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Staff Incentives and Building Trust for Culture and Growth: Ewan Morton

In this exclusive interview from our event 'How to Lead a Winning Team in 2018', Azal Khan talks to Ewan Morton, Joint Managing Director of Morton Real Estate, about his employee share scheme impacts culture, strategies that build trust, and what makes a great leader in real estate.


Azal Khan: Hi, I’m Azal Khan from Elite Agent Magazine. We’re here today at our event, How To Lead A Winning Team In 2018. I’m lucky enough now to be joined by Ewan Morton, Joint Managing Director of Morton. He spoke to us today on how to design staff incentives for culture and growth.

Ewan, you’ve said that the business operates as an employee share scheme system. How does that impact the culture?

Ewan Morton: Everybody joins Morton knowing that they can be a shareholder. It’s part of our system where, when you join, as long as you meet three criteria. One of those is you need to work for us for five years or more.

The second thing is you need to be a contributor. That doesn’t necessarily mean as a fee earner. There are plenty of roles in real estate that contribute to the business. Someone, we don’t know what we did before they arrived. That sort of feeling of they’re so critical to the show.

The third thing is, they’ve got to demonstrate some leadership capacity. Those three components coming together, at some point in that time, they would’ve had to demonstrate that they can put the company first, as opposed to themselves. If you’re able to do that, then you’re able to have the responsibility of being a shareholder.

Azal Khan: Ewan, you’ve said previously that “trust is the key to building 100% engagement from your team”. What strategies can you put in place to build greater trust?

Ewan Morton: When you employ somebody, you trust them to do their job. Otherwise, you wouldn’t have employed them. The tricky bit is actually trust coming the other way. When the employee actually trusts the principal, and trusts the business to be able to deliver on what the principal said that they could do. That comes down to a certain degree of authenticity from the business.

What I find in my experience, I might trust somebody from the beginning, because why wouldn’t I? But it takes approximately 12 months for an employee to actually trust the business. Until you can get that trust, you can’t get full engagement, because they’ll always hold something back.  What’s even more complex about that, is actually establishing that trust, and getting to that is actually a really difficult thing, because the employee will put a face on that. They’ll be saying, “Oh yeah, yeah. No, I trust it. Yeah, yeah, Morton is great.” But they actually don’t really believe it.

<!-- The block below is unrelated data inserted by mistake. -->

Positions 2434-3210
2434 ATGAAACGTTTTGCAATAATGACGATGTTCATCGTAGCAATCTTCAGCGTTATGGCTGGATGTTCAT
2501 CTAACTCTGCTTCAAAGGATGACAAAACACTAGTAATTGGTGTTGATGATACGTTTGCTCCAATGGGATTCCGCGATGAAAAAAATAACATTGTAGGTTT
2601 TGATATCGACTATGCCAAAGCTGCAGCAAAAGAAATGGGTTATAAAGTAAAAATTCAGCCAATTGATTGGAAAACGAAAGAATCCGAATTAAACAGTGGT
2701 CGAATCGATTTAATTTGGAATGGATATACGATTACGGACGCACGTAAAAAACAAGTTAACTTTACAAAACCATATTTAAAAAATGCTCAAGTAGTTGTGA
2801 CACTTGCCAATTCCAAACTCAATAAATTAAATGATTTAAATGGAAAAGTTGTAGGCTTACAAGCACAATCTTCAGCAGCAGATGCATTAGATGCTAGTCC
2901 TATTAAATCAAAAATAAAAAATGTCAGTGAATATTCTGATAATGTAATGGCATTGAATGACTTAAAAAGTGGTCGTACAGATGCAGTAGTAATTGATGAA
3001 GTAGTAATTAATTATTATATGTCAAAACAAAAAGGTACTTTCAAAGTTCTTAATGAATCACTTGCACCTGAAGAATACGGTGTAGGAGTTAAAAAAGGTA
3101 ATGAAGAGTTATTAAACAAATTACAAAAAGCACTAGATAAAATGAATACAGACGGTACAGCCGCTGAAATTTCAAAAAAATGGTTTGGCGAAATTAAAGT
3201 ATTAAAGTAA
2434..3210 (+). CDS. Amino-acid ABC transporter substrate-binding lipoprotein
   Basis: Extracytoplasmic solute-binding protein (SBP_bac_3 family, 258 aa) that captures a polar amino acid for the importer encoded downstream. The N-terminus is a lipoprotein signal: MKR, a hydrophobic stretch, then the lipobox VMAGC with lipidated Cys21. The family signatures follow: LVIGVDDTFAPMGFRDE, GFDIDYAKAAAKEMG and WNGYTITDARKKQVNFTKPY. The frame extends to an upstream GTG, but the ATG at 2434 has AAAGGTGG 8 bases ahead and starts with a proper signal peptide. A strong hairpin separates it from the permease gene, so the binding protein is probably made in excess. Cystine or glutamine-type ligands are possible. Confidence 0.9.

Part of what I try and do is try and cut through that as quickly as we can, in order to get to that point where they go, “Oh my God, these people actually are serious about giving me a good career.” I actually find, that’s the biggest challenge. It’s not me trusting them, it’s them trusting me.

Azal Khan: Ewan, what is the biggest mistake a leader can make?

Ewan Morton: Thinking that you have to be right all the time. I use a line where people are like, “Ewan, what’s the answer?” It’s like, “I don’t know.” “What do you mean? You’re the leader. You should know.” It’s like, “No.” I think you’ve got to have the confidence to be able to admit that. If you make a wrong decision, you’ve got to be able to step up, and acknowledge that, which takes confidence, and it takes humility.

I think that too many times, leaders know that they’ve done the wrong thing, but their actual process of recovery isn’t so good.  What I found is if I’ve made a mistake, if you actually acknowledge, and go in and say, “Look, I’ve made a mistake,” they’re actually okay with that. They’re actually sitting there saying, “Well, it’s a good thing you said that, because we know you made a mistake, so you might as well admit it.” I think that’s one big thing.

I think sometimes people feel they need to be strong, that they can’t actually show a chink in the armour. Whereas, in fact, you are just a human being. People make mistakes. You need to be able to admit that.

Azal Khan: Ewan, what gets you out of bed in the morning? Why are you so passionate about being a leader?

Ewan Morton: I actually think the purpose of life is actually to contribute to other people. If you can help somebody, it’s very enriching, not only to them, but also to yourself. I’m a non-selling principal, so my success is built on the success of my team. If my team fails, I fail. So I have to do everything that I can to help them grow, and get where they want to go. I get a real buzz out of seeing people grow, succeed, overcome fear, overcome a lack of confidence.

Often what I find with people is they say they want something, but they really don’t even believe in themselves that they can do it. If you can help somebody on that path, then you’re on the path to having a great business, and really building a great team.

Azal Khan: Well, as always Ewan, it was fascinating to chat to you. Thank you so much for your time.

Ewan Morton: It’s a pleasure.

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